Peeking Into The Third Dimension With 3D Glasses

Instead of directly explaining it, I will take a different route this time. Let’s take a look at this conversation between Walter and Michael. In case you are not familiar with them, Walter is a mathematician and Michael is his friend who refuses to acknowledge that humans need complex mathematical models. This attitude of Michael doesn’t sit well with Walter and hence they are constantly at loggerheads over this issue. They were once walking along and they came across a multiplex.  

The 3D Fascination

Michael: You wanna watch a movie?
Walter: Sure. What do you wanna watch?
Michael: Madagascar 3 came out recently and I have heard good things about it. It’s in 3D as well. Let’s go see it.
Walter: Oh, alright. Do you like 3D movies?
Michael: Totally! They are so cool. It feels like things are happening right in front of your eyes.
Walter: Do you know how it works?
Michael: I guess it has something to do with those funky glasses we wear during the movies.
Walter: That’s right! It definitely has something to do with those funky glasses.
Michael: Do I sense a little sarcasm here? Don’t act like you know exactly how it works!
Walter: As a matter of fact, I do know how it works.
Michael: I’m sure you do! Let’s go watch the movie.
Walter: Who’s being sarcastic now?

The Hazy Request

Walter and Michael went inside the multiplex and bought two tickets. They went inside the theater and the movie started. After around 30 minutes, Walter starts thinking about their earlier conversation and how he can prove to Michael that he actually knows about 3D.

Walter: The 3D effect is good but the storyline is not that great.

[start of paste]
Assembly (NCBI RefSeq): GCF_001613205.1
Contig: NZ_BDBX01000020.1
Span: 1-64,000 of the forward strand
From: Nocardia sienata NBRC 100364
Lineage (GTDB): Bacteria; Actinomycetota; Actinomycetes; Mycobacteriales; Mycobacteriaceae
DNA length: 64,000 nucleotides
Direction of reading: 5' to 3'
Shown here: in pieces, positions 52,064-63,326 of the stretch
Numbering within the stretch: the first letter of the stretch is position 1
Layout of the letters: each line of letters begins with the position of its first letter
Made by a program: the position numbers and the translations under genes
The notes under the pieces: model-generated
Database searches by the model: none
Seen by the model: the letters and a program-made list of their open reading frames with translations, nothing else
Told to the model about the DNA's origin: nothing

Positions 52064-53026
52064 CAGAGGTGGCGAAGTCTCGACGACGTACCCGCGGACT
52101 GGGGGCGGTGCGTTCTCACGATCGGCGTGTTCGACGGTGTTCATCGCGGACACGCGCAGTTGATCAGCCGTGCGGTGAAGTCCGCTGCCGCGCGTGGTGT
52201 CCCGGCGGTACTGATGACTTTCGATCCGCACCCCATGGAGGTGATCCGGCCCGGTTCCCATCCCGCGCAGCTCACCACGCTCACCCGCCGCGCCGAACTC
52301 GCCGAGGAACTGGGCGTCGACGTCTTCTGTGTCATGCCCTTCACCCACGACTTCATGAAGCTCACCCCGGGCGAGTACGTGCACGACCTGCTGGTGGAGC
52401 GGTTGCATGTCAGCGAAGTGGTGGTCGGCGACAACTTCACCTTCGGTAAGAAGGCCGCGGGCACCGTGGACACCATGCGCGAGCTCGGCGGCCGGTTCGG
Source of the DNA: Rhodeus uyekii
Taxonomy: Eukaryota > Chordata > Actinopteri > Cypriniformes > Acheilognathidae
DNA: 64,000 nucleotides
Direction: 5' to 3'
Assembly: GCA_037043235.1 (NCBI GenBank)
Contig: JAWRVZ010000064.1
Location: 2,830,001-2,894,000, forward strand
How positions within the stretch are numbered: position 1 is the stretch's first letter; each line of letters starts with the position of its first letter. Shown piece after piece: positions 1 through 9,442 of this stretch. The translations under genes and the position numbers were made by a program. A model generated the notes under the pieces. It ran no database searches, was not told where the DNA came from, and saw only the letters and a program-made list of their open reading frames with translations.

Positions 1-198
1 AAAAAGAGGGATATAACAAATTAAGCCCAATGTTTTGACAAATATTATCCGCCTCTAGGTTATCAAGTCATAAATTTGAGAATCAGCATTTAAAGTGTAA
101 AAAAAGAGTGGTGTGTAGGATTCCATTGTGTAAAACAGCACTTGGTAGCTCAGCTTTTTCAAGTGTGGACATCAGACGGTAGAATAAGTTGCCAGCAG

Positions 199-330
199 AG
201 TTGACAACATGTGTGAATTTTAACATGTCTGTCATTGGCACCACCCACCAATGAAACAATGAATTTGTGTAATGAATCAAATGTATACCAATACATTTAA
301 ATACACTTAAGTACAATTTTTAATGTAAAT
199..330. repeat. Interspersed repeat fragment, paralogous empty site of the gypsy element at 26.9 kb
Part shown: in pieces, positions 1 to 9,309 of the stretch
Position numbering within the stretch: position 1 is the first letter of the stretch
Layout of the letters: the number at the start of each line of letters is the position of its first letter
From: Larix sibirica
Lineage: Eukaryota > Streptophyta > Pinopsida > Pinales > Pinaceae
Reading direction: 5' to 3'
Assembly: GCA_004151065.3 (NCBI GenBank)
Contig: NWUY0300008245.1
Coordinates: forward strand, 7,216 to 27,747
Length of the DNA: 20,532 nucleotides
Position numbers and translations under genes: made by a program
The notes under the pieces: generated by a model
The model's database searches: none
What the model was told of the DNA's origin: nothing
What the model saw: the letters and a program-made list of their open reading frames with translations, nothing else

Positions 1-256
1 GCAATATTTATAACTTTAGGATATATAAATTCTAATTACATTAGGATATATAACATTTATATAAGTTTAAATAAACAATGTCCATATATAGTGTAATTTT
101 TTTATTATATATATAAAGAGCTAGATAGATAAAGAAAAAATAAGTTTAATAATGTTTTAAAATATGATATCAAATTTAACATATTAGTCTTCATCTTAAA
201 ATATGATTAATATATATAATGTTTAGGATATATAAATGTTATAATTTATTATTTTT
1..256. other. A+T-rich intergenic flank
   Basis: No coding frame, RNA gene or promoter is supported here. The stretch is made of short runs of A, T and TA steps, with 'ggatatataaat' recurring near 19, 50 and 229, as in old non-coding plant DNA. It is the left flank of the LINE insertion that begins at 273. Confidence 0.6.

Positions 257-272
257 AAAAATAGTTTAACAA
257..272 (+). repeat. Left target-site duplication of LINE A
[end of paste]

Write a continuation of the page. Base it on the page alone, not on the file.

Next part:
Michael: I don’t wanna make a judgment call until I finish this movie.
Walter: Just a small thing. Can you take your glasses off for a second?
Michael: Why?
Walter: Just take them off and look at the screen.
Michael: Alright.
Walter: What do you see?
Michael: It’s a little blurry. Why would you ask me to do this?
Walter: No particular reason.
Michael: You always do this. Whenever you get bored, you ask me to do weird things and pull me down with you. Not this time! I’m putting them back on.

Someone Is Curious

The movie ended and they came out of the movie theater. They started walking towards the burger place nearby.

Michael: You know, I gotta say the movie was not as good as I thought it would be.
Walter: I guess so. May be your expectations were high after watching the first two Madagascar movies.
Michael: May be! But 3D never fails to amuse me.
Walter: Really?
Michael: Just out of curiosity, how does 3D work anyway? I have a rough idea of how it works, but I’m not exactly sure.
Walter: Are you accepting that I know about this technology?
Michael: No! We are assuming you do. Let’s see if this assumption is valid.
Walter: Fair enough! You know our two eyes perceive the world differently right?
Michael: Yeah. My friend told me about this some time ago. The same object appears to have moved slightly when you close each eye and switch back and forth.